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Mental Health Awareness week at universities

mental health awareness at universities

By Robin Brinkworth - What does awareness mean in an environment where mental health largely has no stigma, where students are aware of mental health illnesses. What does it mean in universities?

Mental Health Awareness week (MHA week) is still an important date on the calendar: it gives publishers, workplaces, and schools an opportunity to address mental health issues in public, in an open forum. Yet while schools still have a key role in educating pupils about mental health, and workplaces are still all too frequently less aware than they should be, British universities have slowly become places where the value of good mental health is understood. What does awareness mean in an environment where mental health largely has no stigma, where students are aware of mental health illnesses, of their friends who suffer them, and how they are affected by them?

Firstly, universities are not perfectly aware environments with no stigma. There is still some stigma, and first and second year students are more likely to not be aware than third, fourth and above year students: education still needs to occur, with a large part of it coming from lived experience, rather than any formal process. Living with flatmates who have depression is such an experience, as is having anxiety yourself, or talking to a friend whose boyfriend or girlfriend is dealing with PTSD. Education and understanding come relatively quickly.

Don’t devalue a good thing

Where does that leave MHA week then? It still fulfils some of its role in education certainly, but it is clearly less needed in that role then say, for example, traditional blue-collar workplaces. The traditional message of MHA week in large part no longer works for universities, because they are aware already. How can students and universities turn it into something more?

As someone who graduated in the summer of 2017 and ran a student publication while I was at Edinburgh, I became at times frustrated with student writing on mental health. Often entirely anecdotal (he writes anecdotally), it often revolved around the same important but tired messages: ‘fight the stigma’, and ‘mental illnesses are bad’. While these are certainly true and important messages, they sometimes felt meaningless when repeated with no differentiation, defeating the point of MHA week.

What students and universities can use the MHA week for

Instead of using MHA week to trot out the same messages, those of us in aware environments should look to do more. Instead of writing ‘fight the stigma’, consider something actionable, like organising an hour-long workshop for your sports team, society, or workplace. Instead of saying ‘mental illnesses are bad’, consider writing about what support is available at university or nearby for those currently suffering, and whether that support is up to scratch. Write about your personal experience, use it to educate friends, use it to lever support and make change. Get into policy, and protest if you need to! Lastly, do what we often do without thinking: offer yourself as an ear for those who might need one.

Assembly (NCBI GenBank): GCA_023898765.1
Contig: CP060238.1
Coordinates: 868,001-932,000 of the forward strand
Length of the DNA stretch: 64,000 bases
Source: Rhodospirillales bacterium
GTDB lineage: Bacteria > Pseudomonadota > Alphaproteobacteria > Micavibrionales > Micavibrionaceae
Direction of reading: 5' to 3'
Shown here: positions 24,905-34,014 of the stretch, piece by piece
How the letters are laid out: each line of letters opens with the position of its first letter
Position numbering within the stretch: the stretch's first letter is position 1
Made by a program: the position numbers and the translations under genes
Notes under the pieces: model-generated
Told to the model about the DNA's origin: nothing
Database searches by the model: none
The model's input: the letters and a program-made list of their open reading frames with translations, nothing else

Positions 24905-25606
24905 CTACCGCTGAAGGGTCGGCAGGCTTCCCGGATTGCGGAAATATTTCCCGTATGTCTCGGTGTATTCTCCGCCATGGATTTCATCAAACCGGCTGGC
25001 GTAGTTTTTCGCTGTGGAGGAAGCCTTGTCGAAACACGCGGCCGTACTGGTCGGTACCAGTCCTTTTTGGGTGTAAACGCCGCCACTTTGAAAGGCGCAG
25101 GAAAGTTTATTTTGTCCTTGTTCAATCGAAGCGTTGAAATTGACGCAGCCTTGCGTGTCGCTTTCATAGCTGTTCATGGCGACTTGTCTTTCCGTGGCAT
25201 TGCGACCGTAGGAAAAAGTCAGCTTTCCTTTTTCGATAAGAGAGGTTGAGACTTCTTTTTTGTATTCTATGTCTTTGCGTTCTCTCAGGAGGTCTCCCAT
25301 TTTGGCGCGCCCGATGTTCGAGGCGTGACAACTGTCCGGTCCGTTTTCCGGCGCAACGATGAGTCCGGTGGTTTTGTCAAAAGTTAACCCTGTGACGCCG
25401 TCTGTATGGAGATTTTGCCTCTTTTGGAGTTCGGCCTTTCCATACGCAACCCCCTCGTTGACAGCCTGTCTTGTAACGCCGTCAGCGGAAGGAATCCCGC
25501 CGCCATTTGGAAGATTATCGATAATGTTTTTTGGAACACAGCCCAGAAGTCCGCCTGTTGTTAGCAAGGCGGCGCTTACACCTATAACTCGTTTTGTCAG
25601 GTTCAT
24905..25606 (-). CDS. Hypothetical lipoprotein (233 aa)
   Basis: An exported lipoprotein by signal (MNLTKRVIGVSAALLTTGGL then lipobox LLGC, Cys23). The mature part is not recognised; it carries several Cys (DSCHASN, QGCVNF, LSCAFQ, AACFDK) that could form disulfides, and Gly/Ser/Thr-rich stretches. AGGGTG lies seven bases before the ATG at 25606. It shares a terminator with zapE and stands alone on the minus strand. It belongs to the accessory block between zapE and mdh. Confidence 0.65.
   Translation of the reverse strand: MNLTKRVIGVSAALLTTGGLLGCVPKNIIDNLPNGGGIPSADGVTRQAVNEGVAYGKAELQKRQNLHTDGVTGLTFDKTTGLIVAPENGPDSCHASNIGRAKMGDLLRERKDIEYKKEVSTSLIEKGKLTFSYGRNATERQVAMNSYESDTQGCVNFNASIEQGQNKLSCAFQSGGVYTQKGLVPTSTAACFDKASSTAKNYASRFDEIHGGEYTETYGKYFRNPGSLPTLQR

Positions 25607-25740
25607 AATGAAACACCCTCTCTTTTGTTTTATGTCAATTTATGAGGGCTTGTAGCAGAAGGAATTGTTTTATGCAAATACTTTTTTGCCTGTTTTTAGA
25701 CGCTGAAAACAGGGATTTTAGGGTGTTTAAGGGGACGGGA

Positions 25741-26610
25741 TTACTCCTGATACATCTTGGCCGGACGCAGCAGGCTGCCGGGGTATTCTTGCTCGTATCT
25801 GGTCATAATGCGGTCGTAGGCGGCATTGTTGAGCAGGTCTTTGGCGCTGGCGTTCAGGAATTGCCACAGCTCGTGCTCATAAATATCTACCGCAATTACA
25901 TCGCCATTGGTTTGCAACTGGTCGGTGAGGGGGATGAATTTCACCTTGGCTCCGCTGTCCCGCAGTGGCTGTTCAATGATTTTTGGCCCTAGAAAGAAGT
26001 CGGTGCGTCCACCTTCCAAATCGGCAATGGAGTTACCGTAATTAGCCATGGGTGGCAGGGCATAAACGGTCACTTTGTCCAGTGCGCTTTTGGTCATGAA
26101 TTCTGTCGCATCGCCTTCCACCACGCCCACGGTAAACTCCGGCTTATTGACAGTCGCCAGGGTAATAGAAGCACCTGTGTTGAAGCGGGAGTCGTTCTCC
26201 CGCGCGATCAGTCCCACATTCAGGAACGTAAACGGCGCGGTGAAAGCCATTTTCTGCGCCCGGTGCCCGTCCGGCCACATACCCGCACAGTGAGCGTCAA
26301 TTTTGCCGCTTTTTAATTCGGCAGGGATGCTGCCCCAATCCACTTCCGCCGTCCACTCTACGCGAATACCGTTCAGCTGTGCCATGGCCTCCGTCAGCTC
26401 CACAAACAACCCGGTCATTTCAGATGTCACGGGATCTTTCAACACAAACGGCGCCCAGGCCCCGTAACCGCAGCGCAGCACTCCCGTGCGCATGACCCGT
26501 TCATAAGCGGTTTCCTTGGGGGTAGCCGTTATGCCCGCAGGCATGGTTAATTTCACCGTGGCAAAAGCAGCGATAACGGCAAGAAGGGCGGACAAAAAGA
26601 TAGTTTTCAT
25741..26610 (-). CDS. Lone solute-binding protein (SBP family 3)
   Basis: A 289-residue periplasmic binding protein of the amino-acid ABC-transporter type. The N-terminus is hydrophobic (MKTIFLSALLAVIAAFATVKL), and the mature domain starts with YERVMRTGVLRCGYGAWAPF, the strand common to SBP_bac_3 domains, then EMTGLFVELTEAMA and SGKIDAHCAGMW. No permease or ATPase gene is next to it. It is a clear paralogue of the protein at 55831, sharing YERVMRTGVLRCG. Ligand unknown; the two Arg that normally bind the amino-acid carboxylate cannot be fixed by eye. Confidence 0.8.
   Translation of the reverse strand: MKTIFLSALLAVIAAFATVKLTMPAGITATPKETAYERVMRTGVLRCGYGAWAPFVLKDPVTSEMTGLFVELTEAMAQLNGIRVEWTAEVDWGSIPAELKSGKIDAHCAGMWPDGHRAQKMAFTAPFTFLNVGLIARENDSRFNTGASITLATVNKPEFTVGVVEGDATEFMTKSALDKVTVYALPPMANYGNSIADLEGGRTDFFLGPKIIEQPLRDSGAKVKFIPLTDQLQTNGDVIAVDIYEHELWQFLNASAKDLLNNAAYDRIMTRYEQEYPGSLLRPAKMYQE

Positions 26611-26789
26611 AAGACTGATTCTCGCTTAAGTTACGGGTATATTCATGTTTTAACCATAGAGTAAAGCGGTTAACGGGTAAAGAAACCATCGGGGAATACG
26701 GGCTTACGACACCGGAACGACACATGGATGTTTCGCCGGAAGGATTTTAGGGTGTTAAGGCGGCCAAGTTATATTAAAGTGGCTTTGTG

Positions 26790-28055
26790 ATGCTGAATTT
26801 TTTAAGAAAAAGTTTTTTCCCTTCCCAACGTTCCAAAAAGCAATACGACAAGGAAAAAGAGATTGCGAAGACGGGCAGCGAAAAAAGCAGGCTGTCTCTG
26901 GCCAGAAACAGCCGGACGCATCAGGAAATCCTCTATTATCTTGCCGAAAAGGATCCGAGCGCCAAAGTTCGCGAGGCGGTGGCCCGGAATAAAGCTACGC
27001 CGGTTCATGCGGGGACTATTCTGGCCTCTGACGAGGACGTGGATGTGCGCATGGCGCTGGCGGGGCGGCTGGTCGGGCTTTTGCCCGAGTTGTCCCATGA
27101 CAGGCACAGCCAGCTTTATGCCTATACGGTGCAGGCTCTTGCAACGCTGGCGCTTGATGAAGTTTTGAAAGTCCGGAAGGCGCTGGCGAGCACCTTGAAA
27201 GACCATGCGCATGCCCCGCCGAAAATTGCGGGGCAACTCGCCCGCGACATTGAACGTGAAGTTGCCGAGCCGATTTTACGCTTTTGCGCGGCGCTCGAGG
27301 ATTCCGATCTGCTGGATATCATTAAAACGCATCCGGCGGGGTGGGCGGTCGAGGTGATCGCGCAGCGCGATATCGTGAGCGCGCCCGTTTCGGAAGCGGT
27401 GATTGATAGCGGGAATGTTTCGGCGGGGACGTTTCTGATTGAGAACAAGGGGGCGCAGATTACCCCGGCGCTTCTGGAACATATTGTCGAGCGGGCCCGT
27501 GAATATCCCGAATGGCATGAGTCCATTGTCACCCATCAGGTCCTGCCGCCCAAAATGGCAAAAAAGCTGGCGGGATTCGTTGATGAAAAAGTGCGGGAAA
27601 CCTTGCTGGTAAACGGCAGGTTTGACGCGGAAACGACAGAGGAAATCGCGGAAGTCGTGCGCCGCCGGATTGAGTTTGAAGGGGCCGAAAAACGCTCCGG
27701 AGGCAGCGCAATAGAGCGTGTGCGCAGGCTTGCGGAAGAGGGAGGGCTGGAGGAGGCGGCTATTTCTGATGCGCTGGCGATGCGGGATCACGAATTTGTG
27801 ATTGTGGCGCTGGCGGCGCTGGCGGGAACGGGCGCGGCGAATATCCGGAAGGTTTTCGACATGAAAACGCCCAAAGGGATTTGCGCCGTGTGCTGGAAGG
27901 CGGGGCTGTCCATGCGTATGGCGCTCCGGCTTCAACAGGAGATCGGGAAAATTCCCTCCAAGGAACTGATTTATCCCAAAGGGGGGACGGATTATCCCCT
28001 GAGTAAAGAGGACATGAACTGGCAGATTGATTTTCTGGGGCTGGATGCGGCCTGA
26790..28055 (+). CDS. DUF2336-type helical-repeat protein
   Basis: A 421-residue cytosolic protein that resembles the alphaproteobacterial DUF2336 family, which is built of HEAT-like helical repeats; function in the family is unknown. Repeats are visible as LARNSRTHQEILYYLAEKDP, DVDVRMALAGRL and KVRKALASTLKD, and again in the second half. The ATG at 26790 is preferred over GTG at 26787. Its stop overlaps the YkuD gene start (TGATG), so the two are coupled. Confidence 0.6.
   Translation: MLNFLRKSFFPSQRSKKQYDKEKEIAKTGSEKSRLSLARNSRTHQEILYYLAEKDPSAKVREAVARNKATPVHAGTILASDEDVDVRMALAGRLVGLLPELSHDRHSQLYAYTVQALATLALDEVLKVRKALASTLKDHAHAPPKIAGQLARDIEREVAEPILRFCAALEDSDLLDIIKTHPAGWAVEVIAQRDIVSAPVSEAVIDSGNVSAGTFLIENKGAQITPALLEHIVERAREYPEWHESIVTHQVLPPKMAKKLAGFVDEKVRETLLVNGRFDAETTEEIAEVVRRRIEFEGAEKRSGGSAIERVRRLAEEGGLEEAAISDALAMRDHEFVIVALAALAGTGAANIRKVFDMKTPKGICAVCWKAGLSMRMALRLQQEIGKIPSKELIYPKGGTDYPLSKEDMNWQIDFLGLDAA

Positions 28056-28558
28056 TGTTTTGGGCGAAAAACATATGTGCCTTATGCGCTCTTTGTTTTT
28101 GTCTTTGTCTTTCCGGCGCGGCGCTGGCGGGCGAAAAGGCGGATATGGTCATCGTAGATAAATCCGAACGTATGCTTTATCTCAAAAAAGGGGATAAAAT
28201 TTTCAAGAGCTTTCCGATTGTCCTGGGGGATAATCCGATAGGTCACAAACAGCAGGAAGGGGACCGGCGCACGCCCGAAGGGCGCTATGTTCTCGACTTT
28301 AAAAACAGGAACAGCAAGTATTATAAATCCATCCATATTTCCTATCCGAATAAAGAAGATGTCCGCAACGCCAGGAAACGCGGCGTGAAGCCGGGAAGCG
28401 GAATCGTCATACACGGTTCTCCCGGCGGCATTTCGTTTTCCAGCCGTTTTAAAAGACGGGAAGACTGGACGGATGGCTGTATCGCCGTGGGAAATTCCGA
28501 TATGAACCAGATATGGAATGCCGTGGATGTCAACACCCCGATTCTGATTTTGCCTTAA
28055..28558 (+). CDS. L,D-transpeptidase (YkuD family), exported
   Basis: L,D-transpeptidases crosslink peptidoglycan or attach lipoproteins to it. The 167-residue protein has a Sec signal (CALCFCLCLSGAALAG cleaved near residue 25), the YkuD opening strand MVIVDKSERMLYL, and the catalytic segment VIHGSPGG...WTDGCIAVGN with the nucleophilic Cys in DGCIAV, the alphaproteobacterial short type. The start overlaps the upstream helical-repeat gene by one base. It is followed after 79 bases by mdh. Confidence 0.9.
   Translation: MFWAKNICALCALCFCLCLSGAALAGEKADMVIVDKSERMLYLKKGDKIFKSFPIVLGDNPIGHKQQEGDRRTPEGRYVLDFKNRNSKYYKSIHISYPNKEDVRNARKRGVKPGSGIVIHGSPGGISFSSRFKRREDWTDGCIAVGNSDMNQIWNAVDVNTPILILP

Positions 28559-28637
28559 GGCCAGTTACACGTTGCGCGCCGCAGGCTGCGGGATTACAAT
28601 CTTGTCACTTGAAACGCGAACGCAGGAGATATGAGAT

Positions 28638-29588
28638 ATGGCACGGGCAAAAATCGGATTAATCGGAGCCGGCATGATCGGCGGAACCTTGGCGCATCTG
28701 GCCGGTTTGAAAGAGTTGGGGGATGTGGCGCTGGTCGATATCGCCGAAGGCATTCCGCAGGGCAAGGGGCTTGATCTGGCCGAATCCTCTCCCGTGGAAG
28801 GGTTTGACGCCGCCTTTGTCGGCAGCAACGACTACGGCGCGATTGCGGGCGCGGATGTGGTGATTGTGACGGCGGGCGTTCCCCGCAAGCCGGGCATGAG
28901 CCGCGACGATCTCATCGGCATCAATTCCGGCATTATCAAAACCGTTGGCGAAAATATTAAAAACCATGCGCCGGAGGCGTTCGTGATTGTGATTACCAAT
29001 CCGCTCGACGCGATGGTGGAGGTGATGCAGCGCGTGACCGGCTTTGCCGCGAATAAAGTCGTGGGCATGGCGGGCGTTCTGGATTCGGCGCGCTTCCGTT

The future of Mental Health Awareness week

Mental health awareness is an extraordinary thing. That awareness has been hard fought by generations before us, raising issues, fighting actual stigma, and developing a knowledge base for young people to build on. It would be a terrible shame if we didn’t build on it. We’re now at that point where we should be looking to make change everywhere we can, even if it just giving a friend a moment of your time. Mental health is far too important for us to rest on our laurels.

While I have picked out universities and students particularly, the same problems exist in other aware spaces. For many people in those spaces, MHA week has become a reason to tweet, or an excuse to write their annual column on mental health, copy-pasted from the year before. We’re better than that. Let’s use MHA week as a reason to talk about mental health, certainly. Just don’t stop. Keep writing about it, keep talking about it, and turn those words into something greater. And for those who aren’t in aware environments, use MHA week as it always has been. I wish you the best of luck.

Robin Brinkworth is a guest-blogger for Minddistrict and is web-editor for The Student View